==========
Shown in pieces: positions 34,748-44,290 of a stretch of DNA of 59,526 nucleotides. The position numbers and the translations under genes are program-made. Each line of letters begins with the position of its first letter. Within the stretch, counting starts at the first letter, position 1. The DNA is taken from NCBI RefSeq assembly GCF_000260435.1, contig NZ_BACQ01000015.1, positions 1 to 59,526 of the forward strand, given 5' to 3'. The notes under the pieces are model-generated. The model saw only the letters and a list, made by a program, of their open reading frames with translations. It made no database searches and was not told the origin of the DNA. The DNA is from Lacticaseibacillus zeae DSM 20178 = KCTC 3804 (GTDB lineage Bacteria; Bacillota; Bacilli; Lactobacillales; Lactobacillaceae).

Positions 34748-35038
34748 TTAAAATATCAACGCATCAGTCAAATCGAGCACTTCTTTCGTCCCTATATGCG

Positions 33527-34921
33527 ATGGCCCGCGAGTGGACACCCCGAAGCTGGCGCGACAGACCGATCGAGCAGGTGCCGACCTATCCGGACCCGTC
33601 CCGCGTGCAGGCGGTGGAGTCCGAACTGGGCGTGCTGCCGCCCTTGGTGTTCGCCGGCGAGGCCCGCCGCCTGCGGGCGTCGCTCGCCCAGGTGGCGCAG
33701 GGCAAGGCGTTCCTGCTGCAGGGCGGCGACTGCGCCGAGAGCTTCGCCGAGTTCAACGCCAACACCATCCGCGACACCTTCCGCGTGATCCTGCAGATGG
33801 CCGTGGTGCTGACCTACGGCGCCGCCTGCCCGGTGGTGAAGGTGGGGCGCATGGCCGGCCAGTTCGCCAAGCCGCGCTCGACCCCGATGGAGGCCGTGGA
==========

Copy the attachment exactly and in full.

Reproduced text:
Shown in pieces: positions 34,748-44,290 of a stretch of DNA of 59,526 nucleotides. The position numbers and the translations under genes are program-made. Each line of letters begins with the position of its first letter. Within the stretch, counting starts at the first letter, position 1. The DNA is taken from NCBI RefSeq assembly GCF_000260435.1, contig NZ_BACQ01000015.1, positions 1 to 59,526 of the forward strand, given 5' to 3'. The notes under the pieces are model-generated. The model saw only the letters and a list, made by a program, of their open reading frames with translations. It made no database searches and was not told the origin of the DNA. The DNA is from Lacticaseibacillus zeae DSM 20178 = KCTC 3804 (GTDB lineage Bacteria; Bacillota; Bacilli; Lactobacillales; Lactobacillaceae).

Positions 34748-35038
34748 TTAAAATATCAACGCATCAGTCAAATCGAGCACTTCTTTCGTCCCTATATGCG

Positions 33527-34921
33527 ATGGCCCGCGAGTGGACACCCCGAAGCTGGCGCGACAGACCGATCGAGCAGGTGCCGACCTATCCGGACCCGTC
33601 CCGCGTGCAGGCGGTGGAGTCCGAACTGGGCGTGCTGCCGCCCTTGGTGTTCGCCGGCGAGGCCCGCCGCCTGCGGGCGTCGCTCGCCCAGGTGGCGCAG
33701 GGCAAGGCGTTCCTGCTGCAGGGCGGCGACTGCGCCGAGAGCTTCGCCGAGTTCAACGCCAACACCATCCGCGACACCTTCCGCGTGATCCTGCAGATGG
33801 CCGTGGTGCTGACCTACGGCGCCGCCTGCCCGGTGGTGAAGGTGGGGCGCATGGCCGGCCAGTTCGCCAAGCCGCGCTCGACCCCGATGGAGGCCGTGGA